“Your great-great grandfather carried the flag during Pickett’s charge.”
“Your 4th great grandmother was a full-blooded Cherokee.”
“Your ancestors owned three businesses but lost them all betting on a horse race.”
Everyone has a collection of outlandish family stories that have been passed down through the generations. In this series, I will dig in and try and prove whether or not your dear old granny is actually a liar.
Before starting, it is important to note that this isn’t really to “stump the genealogist” or even finding out every detail of exactly what happened in place of the family legend. This type of exhaustive research can take many miles, years, and dollars. I will, however, investigate each query as much as I reasonably can in the hopes of confirming or debunking the myth or at least finding some grain of truth.
To show that no family is immune to these stories, I will start with an easy example that came straight from my own granny.
Is my granny a liar?
I was told that my great-grandfather lied about his age when he immigrated by himself to the United States from Belgium. Aloysius “Louis” Verbeke, was born in Watervliet, Belgium on 24 February 1884. There is still a bit of mystery surrounding his early life, like who exactly his father was, but we have found this solid proof of his birthday in the civil records of Watervliet, Belgium.
According to this passenger manifest, he immigrated to the United States aboard the S.S. Kensington setting sail from Antwerp, Belgium on 7 October 1899 and arriving in the port of New York on 17 October 1899. His age was listed as 17 and he was traveling by himself to his final destination of Atkinson County, Illinois.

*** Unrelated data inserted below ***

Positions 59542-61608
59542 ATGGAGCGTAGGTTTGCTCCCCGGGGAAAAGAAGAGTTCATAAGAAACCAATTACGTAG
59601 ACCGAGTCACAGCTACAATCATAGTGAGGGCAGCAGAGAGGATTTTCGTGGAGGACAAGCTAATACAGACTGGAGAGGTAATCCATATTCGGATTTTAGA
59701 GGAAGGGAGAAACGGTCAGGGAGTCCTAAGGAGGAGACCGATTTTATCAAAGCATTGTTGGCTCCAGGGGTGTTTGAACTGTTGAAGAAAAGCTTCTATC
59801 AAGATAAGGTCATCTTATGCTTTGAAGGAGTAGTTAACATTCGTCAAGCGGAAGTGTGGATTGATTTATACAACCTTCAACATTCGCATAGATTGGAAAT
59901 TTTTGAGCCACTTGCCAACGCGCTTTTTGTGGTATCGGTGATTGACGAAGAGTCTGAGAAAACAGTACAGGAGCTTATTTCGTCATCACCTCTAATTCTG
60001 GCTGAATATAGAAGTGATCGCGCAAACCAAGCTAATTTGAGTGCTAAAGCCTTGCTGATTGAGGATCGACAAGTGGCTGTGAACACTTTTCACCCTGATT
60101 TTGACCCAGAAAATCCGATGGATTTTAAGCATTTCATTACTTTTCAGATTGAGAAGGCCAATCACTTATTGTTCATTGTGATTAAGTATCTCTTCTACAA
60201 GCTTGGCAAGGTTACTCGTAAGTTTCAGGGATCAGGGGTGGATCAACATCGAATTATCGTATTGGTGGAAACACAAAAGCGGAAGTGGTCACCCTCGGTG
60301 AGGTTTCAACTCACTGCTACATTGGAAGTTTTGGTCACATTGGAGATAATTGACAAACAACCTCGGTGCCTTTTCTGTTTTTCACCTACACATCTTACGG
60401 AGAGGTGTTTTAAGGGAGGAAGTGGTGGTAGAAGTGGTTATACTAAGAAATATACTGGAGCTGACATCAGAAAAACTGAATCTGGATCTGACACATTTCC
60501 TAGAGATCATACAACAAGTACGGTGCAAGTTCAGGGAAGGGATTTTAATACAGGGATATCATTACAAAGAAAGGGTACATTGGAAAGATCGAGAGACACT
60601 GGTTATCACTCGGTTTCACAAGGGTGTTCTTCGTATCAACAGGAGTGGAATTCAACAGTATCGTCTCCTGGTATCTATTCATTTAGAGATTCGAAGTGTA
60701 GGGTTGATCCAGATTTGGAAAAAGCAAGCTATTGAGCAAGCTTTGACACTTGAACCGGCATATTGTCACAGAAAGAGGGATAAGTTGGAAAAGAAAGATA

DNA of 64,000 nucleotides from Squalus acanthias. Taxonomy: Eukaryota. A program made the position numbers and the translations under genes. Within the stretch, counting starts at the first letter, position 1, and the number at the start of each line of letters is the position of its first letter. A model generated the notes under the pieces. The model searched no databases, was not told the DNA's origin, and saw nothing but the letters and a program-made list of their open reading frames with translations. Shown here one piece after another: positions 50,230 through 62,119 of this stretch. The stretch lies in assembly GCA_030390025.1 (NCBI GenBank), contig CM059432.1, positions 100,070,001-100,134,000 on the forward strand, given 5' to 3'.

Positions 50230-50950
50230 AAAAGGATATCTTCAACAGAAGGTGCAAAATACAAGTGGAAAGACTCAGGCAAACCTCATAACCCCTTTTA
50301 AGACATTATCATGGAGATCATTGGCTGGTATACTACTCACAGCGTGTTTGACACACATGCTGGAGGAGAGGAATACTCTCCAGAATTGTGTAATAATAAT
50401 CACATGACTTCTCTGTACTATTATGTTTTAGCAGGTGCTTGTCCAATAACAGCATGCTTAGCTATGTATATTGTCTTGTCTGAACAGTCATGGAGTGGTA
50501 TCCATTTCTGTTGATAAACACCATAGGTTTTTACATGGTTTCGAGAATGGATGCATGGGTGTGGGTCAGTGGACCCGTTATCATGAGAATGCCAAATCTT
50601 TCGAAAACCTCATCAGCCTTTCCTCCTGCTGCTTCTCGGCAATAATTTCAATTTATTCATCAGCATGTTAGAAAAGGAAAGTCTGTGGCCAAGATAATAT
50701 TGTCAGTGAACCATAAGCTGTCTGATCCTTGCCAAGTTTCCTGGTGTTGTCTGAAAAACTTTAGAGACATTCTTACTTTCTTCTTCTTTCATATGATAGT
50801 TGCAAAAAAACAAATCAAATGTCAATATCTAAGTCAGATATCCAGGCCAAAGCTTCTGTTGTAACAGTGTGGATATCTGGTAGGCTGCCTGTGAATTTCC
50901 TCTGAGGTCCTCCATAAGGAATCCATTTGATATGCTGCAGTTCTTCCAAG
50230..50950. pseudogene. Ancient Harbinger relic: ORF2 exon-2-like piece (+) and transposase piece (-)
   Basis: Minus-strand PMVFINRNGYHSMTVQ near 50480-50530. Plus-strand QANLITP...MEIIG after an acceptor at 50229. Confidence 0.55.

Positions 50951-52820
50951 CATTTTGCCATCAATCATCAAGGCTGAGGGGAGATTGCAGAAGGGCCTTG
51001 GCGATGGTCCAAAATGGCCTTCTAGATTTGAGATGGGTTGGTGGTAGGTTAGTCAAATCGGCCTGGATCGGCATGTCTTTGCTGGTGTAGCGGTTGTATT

Aloysius Verbeke, passenger list, via the New York, Passenger Lists, 1820-1957, Ancestry.com.(click to enlarge)
If we do the math based on his birth certificate we see that he was really just 15 years old when he left Belgium for the United States. In fact, we find him again in the 1900 Federal Census, living in Illinois, where his age was listed correctly as 16 years old.
Aloysius Verbeke, census record, via the1900 United States Federal Census, Ancestry.com.(click to enlarge)
So in this case, my granny was not a liar, but rather it was my great-grandfather who lied about his age when he immigrated to the United States at the age of 15.
One of the most rewarding parts of doing genealogical research is making new revelations about long-accepted stories. By finding as much evidence as possible we can either debunk a long-held myth or feel more confident in telling the tales of our ancestors’ lives. I look forward to continuing this series by looking into more family legends and calling out grannies in the future.*
Have a family story you would like to get to the bottom of? Send your query with as much details as you know to firstname.lastname@example.org
*Note: We here at Deep Genealogical Services love and respect all grannies. This is merely a catchy title for a blog series and in no way meant to slander or defame any geriatric relatives.